Since 2009 initiatives that were selected for the roadmap of the European Strategy Forum on Research Infrastructures started working to build research infrastructures for a wide range of research disciplines. An important result of the strategic discussions was that distributed infrastructure scenarios were now seen as “complex research facilities” in addition to, for example traditional centralised infrastructures such as CERN. In this paper we look at five typical examples of such distributed infrastructures where many researchers working in different centres are contributing data, tools/services and knowledge and where the major task of the research infrastructure initiative is to create a virtually integrated suite of resources allowing researchers to carry out state-of-the-art research. Careful analysis shows that most of these research infrastructures worked on the Findability, Accessibility, Interoperability and Reusability dimensions before the term “FAIR” was actually coined. The definition of the FAIR principles and their wide acceptance can be seen as a confirmation of what these initiatives were doing and it gives new impulse to close still existing gaps. These initiatives also seem to be ready to take up the next steps which will emerge from the definition of FAIR maturity indicators. Experts from these infrastructures should bring in their 10-years' experience in this definition process.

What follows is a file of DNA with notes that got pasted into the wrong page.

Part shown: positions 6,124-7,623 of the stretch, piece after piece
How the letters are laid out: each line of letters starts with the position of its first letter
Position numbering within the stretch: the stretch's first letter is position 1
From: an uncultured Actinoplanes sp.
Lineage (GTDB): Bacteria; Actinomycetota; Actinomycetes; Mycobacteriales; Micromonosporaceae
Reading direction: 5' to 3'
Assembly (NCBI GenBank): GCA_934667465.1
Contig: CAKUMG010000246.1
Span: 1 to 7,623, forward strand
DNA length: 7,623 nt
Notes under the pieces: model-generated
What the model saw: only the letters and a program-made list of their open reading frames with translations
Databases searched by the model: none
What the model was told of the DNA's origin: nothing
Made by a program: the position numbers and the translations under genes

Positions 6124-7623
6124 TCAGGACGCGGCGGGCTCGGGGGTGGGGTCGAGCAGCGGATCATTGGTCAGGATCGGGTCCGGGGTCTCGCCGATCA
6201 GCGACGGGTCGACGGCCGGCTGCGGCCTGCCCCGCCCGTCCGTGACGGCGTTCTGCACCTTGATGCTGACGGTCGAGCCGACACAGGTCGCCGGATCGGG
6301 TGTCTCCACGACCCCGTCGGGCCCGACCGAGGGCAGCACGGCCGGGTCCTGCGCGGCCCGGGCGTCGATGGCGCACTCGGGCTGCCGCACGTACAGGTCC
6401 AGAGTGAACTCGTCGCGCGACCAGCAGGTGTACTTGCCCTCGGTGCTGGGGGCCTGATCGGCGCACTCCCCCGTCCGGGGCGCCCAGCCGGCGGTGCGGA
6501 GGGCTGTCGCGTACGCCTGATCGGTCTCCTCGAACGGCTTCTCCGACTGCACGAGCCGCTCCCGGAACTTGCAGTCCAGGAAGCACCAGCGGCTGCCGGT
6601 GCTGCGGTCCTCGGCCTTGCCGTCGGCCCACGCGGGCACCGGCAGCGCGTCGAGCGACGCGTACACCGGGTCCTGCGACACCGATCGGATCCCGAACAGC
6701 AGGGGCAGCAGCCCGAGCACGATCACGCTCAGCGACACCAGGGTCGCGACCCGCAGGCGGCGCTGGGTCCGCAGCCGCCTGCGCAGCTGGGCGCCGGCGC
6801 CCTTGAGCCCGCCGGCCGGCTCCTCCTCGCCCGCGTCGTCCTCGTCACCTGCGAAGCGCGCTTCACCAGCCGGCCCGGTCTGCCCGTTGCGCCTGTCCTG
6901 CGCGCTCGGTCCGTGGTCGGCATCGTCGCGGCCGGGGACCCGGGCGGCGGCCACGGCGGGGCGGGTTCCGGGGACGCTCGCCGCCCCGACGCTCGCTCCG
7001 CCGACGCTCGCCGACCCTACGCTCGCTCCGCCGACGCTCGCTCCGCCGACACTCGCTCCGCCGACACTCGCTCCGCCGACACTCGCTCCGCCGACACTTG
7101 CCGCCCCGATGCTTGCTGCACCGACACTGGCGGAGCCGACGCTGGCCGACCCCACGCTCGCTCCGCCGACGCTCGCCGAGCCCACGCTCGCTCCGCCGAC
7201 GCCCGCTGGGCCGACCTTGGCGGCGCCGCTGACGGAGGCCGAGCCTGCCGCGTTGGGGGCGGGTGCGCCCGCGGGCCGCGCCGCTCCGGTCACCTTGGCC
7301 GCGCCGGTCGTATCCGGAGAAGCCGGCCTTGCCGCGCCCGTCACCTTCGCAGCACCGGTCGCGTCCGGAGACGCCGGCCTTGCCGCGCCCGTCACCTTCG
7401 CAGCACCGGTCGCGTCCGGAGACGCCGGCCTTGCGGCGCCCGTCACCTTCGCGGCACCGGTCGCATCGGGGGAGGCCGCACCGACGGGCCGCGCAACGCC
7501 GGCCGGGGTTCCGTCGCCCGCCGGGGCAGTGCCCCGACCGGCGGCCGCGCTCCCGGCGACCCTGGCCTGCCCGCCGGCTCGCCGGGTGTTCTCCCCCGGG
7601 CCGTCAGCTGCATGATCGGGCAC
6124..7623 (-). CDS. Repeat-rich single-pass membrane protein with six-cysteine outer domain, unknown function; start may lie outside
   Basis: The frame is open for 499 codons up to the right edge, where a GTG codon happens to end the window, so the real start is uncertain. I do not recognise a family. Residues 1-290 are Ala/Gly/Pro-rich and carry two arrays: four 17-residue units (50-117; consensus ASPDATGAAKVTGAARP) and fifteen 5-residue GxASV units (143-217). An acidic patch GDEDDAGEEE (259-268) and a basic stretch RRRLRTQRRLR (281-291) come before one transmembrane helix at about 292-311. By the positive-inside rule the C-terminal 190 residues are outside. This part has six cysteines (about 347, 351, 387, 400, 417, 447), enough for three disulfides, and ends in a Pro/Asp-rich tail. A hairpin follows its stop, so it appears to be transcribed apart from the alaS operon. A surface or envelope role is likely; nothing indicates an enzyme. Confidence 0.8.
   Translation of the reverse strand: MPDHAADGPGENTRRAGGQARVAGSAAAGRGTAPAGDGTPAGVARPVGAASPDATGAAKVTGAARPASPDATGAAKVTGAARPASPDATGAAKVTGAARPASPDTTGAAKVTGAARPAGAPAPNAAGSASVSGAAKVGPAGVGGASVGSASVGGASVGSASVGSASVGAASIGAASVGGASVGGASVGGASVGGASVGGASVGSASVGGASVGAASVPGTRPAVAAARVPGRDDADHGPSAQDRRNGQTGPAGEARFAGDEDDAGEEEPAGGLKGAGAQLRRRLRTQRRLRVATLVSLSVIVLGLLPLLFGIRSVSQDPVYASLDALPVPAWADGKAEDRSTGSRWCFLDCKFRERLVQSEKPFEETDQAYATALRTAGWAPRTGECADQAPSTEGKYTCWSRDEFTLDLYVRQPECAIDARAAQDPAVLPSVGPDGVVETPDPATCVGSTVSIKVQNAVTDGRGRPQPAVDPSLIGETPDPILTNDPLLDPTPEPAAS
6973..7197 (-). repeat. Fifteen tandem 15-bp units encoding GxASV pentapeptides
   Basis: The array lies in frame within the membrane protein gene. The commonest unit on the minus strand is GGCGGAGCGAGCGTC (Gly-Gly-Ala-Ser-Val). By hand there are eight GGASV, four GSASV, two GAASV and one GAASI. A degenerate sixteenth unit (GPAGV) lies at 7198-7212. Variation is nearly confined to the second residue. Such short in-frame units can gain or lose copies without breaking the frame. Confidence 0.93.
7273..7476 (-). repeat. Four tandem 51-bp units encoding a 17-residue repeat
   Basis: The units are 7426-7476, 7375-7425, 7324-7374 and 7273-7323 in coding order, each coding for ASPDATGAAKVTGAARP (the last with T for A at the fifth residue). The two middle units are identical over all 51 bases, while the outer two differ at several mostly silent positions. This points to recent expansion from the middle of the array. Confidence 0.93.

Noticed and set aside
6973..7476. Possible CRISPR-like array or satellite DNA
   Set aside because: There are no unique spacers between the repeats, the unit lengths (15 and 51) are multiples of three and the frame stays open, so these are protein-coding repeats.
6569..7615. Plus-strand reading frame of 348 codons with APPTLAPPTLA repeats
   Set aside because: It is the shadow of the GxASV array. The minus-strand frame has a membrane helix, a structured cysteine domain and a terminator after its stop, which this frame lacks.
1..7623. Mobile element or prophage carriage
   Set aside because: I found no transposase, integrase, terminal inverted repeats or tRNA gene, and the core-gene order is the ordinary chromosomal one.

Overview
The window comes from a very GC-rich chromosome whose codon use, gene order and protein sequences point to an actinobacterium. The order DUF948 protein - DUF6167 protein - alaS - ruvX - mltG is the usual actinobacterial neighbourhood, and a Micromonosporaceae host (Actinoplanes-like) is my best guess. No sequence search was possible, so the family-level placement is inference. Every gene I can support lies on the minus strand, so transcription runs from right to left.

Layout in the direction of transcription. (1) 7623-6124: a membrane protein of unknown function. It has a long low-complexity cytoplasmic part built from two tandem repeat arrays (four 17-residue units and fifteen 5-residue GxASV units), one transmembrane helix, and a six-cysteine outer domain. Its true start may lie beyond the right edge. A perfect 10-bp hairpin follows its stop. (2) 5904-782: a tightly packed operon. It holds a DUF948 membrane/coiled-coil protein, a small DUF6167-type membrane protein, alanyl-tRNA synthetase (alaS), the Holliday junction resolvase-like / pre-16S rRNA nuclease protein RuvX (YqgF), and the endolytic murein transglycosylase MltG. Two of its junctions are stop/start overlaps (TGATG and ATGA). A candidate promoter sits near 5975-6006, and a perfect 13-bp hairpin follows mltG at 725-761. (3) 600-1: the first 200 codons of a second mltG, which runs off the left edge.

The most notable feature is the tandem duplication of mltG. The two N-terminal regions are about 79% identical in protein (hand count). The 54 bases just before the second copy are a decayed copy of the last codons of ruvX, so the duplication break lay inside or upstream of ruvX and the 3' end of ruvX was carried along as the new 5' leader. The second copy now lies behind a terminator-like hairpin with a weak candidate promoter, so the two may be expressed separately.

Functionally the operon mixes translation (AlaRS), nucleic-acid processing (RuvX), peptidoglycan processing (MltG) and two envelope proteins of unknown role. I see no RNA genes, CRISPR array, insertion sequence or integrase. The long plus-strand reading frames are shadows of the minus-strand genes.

Institutions driving fundamental research at the cutting edge such as for example from the Max Planck Society (MPS) took steps to optimize data management and stewardship to be able to address new scientific questions. In this paper we selected three institutes from the MPS from the areas of humanities, environmental sciences and natural sciences as examples to indicate the efforts to integrate large amounts of data from collaborators worldwide to create a data space that is ready to be exploited to get new insights based on data intensive science methods. For this integration the typical challenges of fragmentation, bad quality and also social differences had to be overcome. In all three cases, well-managed repositories that are driven by the scientific needs and harmonization principles that have been agreed upon in the community were the core pillars. It is not surprising that these principles are very much aligned with what have now become the FAIR principles. The FAIR principles confirm the correctness of earlier decisions and their clear formulation identified the gaps which the projects need to address.